Achieve Better Sleep with Healthy Sleep Hygiene

HollowBrookSleep - Sleep Hygiene

If you’ve heard the term “sleep hygiene” and are wondering what it is and how to achieve it, look no further. According to the National Sleep Foundation, sleep hygiene is “a variety of different practices and habits that are necessary to have good nighttime sleep and full daytime alertness.” Put simply, sleep hygiene is how you achieve truly restful sleep.

Restful sleep improves a person’s mood, overall health, performance at work, and productivity in all of life’s tasks. According to a 2013 Gallup poll, 40 percent of Americans fall short on sleep.

Signs of poor sleep hygiene include daytime fatigue, frequently waking up during the night, and taking a long time to fall asleep in the first place. The good news is that sleep hygiene can help people get back on track.

What to Do
There are many proactive techniques that can improve your sleep hygiene.

Here are a few:

  • Stick to a regular bedtime routine. This routine should be relaxing and relatively easy to replicate night to night. Per the National Sleep Foundation, options include “taking a warm shower or bath, reading a book, or light stretches.”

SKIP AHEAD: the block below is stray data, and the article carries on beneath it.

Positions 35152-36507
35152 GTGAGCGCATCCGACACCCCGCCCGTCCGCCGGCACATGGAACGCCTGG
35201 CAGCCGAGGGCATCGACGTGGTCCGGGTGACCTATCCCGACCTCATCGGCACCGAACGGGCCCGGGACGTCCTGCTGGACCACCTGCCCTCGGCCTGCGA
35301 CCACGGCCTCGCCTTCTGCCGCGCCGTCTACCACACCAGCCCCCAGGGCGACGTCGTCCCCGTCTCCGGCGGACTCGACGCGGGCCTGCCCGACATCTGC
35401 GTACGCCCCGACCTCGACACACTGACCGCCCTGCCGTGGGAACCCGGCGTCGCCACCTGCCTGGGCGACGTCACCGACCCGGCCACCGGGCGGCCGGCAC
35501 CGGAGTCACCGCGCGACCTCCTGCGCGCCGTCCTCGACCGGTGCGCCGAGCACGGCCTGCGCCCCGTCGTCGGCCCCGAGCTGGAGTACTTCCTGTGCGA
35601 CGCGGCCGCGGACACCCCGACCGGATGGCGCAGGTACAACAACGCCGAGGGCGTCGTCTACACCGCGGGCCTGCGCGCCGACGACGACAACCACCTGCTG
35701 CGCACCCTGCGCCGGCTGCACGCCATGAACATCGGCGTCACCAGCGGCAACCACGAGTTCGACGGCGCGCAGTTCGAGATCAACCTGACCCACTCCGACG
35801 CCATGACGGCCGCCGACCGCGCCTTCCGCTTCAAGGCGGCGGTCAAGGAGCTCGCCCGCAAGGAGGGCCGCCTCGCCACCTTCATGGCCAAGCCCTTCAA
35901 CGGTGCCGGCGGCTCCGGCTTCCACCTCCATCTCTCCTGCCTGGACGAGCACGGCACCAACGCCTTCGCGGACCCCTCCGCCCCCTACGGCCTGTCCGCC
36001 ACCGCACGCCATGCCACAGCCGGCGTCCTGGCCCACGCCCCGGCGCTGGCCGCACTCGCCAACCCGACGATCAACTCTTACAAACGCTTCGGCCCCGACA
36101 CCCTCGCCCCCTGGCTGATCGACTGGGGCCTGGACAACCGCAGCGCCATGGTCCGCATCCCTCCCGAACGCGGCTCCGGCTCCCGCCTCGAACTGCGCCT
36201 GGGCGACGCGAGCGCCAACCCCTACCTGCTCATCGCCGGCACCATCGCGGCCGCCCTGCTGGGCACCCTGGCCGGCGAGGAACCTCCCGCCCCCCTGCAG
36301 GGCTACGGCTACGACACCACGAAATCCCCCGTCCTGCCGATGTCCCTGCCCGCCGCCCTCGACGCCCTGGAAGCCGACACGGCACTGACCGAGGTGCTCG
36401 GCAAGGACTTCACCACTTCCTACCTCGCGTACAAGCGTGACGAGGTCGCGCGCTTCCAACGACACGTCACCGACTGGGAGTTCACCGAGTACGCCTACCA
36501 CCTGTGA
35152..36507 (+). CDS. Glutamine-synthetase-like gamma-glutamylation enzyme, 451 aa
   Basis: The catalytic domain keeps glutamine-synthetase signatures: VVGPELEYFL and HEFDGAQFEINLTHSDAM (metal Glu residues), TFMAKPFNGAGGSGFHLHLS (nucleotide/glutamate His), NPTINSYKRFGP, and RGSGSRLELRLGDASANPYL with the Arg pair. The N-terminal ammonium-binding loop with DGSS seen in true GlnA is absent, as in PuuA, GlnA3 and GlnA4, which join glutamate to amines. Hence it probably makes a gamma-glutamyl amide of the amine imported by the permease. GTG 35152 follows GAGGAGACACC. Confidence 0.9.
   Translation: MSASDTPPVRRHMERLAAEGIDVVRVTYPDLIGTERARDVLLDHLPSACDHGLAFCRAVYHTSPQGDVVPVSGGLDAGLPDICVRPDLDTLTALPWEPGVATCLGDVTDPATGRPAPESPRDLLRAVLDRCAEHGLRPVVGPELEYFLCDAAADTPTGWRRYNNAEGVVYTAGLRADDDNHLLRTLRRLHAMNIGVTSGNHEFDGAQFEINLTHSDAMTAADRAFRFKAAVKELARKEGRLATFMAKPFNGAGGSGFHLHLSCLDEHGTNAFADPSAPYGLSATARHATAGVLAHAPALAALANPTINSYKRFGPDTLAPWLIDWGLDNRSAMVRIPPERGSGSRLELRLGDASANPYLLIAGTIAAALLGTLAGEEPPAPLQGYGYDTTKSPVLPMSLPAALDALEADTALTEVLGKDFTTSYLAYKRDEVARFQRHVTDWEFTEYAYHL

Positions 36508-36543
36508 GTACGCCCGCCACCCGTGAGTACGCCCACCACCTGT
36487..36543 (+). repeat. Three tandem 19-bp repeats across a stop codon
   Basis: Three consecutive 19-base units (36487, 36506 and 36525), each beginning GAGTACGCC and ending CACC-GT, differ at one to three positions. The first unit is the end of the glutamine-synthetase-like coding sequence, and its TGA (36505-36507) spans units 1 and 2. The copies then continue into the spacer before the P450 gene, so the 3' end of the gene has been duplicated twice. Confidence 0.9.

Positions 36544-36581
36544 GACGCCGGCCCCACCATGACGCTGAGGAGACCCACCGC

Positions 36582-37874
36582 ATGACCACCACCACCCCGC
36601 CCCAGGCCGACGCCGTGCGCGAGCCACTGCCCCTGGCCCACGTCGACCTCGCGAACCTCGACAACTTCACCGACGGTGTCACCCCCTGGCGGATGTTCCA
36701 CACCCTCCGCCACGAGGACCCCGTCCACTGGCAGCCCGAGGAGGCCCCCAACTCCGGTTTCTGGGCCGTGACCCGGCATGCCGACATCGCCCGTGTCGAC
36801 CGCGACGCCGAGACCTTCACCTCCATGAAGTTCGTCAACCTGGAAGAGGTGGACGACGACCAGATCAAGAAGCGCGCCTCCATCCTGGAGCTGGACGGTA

• Keep your bedroom at a cool temperature.
  • Exercise during the day (do not exercise too strenuously, close to bedtime).
  • If outside noise and light are a problem, consider investing in blackout curtains, a fan for white noise, and ear plugs.
  • If you suspect you may suffer from jaw-related sleep disturbances, talk to your dental-care provider about preventative measures, such as a night guard.

What to Avoid
Avoiding certain detrimental behaviors and substances are just as important as building good, proactive habits.
Here are some things to avoid while building good sleep hygiene:

  • Bright lights that are on in your bedroom at night. This includes TVs and cell phones.
  • Caffeine before bedtime. The stimulant effect of caffeine may help you get through a tough afternoon or evening, but also make it tougher to fall asleep at night.
  • Too much alcohol. Though alcohol is a depressant, it can also interfere with restful sleep.
  • Stressful activities. This can come in the form of work, impassioned discussions, and a number of other factors. Do your best to be relaxed by the time you go to bed.

By avoiding these factors and developing healthy sleep-hygiene habits, you can join the ranks of the well-rested. If you are struggling with your sleep patterns and habits, call HollowBrook Sleep to speak with one of our certified Sleep Doctors about your options.

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